Hard Fork

Taslima Ahmed, Tatjana Danneberg, Joe W. Speier

Hard Fork brings together three artists who crossbreed painting and the digital world. The exhibition’s title references a programming term for the failure of a particular innovation and the need to start from scratch following its malfunction. From Deepfakes to Chat GPT, the natural world is increasingly consigned to and arbitrated by rapid technological innovation. Taslima Ahmed, Tatjana Danneberg, and Joe W. Speier each produce material interrogations of the art object, medium-specific possibilities, and authorship. Faces and the traces of process are consistent across the board; Ahmed’s mechanical textures suggest skin, woodgrain and aggregated chains, visually upholding the printing methods through which they were accomplished. Danneberg Olympics sees a woman in profile with the residue of red paint dashed across. Speier borrows the visages of anonymous online users while collaging gestural attitudes across his compositions.

The problem of painting is well represented in the annals of post 1960s art historical record. If one is to dogear the medium’s “death” in relation to the era of Warhol, then everything that has since followed can be consigned to a “living dead” status. Despite twentieth century cynicism, painting’s ongoingness today can be attributed to its penchant for shape-shifting. Technological advancements in the 20th century’s tail end also elicited new conditions for the medium to both navigate and pursue. The spawning of new painterly avenues gave wind to practices that trade in brushes and organic thought patterns for machine-driven production and ideation.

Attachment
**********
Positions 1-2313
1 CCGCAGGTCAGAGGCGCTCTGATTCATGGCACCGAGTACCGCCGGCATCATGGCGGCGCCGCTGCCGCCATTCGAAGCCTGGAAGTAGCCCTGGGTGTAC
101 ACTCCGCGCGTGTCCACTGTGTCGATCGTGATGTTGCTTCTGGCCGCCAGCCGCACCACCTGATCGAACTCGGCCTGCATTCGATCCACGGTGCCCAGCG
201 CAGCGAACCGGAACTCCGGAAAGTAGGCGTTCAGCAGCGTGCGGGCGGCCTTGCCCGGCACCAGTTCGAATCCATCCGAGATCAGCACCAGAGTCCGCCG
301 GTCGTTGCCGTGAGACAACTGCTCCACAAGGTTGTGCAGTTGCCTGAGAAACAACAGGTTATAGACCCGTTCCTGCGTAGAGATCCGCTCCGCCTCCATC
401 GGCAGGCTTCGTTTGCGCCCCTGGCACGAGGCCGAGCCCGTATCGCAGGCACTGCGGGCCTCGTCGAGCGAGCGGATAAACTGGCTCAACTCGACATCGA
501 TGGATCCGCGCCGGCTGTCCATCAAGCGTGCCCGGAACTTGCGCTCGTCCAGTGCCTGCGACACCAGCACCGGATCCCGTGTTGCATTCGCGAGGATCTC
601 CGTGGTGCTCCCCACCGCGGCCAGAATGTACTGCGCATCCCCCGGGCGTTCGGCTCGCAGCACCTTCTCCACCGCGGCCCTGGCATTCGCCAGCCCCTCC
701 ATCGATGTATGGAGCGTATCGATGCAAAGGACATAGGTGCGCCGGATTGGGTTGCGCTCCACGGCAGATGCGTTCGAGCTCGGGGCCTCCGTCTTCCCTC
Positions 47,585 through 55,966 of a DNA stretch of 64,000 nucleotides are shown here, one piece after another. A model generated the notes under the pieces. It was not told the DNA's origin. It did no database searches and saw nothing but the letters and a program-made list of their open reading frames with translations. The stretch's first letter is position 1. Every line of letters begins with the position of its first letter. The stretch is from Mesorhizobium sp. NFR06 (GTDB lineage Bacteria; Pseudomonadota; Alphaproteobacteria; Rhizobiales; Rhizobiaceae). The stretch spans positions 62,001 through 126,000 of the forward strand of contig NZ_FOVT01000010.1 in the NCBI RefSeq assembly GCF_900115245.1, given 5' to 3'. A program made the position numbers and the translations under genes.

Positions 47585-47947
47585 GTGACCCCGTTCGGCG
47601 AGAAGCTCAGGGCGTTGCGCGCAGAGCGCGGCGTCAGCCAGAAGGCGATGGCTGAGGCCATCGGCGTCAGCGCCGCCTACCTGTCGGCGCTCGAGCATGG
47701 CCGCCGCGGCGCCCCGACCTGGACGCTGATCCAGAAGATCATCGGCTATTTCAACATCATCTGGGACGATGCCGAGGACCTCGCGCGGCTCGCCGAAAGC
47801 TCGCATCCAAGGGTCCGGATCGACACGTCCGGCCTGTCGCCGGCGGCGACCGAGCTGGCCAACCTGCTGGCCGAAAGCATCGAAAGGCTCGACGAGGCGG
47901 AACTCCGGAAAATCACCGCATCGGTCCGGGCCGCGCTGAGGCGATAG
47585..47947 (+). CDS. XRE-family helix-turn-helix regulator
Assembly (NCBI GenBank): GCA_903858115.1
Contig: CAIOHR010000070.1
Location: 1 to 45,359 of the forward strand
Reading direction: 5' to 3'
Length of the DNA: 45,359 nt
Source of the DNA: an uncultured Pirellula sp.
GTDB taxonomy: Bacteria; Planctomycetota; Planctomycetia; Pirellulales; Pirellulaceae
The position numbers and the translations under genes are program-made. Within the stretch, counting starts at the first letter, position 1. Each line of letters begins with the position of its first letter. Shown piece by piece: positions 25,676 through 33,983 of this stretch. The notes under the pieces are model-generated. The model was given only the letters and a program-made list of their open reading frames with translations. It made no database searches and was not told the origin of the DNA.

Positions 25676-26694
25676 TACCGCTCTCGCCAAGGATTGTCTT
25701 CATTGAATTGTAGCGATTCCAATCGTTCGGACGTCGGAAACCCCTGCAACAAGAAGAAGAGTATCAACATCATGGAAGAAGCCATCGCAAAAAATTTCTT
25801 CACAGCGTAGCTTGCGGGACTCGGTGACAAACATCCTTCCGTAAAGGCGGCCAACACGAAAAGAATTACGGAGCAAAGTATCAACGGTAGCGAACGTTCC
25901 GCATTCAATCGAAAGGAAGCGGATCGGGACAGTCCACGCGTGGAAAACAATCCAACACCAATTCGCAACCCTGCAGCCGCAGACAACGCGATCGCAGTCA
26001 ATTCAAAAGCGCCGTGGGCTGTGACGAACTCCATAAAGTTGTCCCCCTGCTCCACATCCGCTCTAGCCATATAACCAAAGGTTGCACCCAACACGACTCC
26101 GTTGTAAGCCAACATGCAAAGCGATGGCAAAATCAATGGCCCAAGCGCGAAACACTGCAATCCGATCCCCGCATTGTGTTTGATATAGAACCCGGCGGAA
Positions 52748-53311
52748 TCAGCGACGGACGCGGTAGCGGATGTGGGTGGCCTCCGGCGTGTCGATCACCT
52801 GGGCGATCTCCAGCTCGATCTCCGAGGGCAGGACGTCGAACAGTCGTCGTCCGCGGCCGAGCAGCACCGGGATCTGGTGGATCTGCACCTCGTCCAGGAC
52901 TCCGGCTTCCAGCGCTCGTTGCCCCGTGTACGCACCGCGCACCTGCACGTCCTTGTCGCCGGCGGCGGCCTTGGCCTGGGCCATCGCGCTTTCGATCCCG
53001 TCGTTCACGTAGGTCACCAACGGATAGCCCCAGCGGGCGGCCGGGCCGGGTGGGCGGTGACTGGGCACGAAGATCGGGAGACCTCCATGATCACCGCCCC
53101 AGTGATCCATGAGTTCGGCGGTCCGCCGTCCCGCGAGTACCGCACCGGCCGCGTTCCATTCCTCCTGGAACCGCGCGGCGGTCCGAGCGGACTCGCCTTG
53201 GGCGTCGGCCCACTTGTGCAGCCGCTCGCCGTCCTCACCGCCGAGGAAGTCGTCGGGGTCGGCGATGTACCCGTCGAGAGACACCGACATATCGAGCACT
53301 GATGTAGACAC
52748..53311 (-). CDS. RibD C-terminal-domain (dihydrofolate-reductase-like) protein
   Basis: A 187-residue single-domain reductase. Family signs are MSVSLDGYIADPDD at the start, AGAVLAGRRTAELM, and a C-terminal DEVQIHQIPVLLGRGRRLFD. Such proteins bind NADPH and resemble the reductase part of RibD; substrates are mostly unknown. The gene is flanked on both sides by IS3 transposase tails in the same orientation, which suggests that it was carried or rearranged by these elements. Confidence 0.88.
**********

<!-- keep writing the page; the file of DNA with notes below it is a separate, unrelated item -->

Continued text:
While these two frameworks - art and tech - have historically taken for granted as antagonistic forces, a host of artists continuously pursue the symbiotic potential between them. The mark and the gesture are ultimately called to question, as well as the problem of “authorship” and how one can claim it in the face of mechanically produced objects. Additionally, critics may hold that romance is divested from the medium as soon as a computer is introduced. However, one of the greatest contributing factors to a successful painting is the object’s ability to ask more questions than it answers. If one takes this to be true, then it can be said the commingling of these elements opens the medium up to new territories for exploration.

The fertile ground borne from this intersection of painting and technology leads into Isabelle Graw’s estimation that “a digitally produced form of aliveness” is not only possible, but is the active pursuit of contemporary artists (in this case she attaches the proclamation to Wade Guyton). Moreover, Ahmed, Danneberg, and Speier demonstrate that the medium remains sympathetic to ever-changing external forces, absorbitant and willing to metamorphosize at any juncture.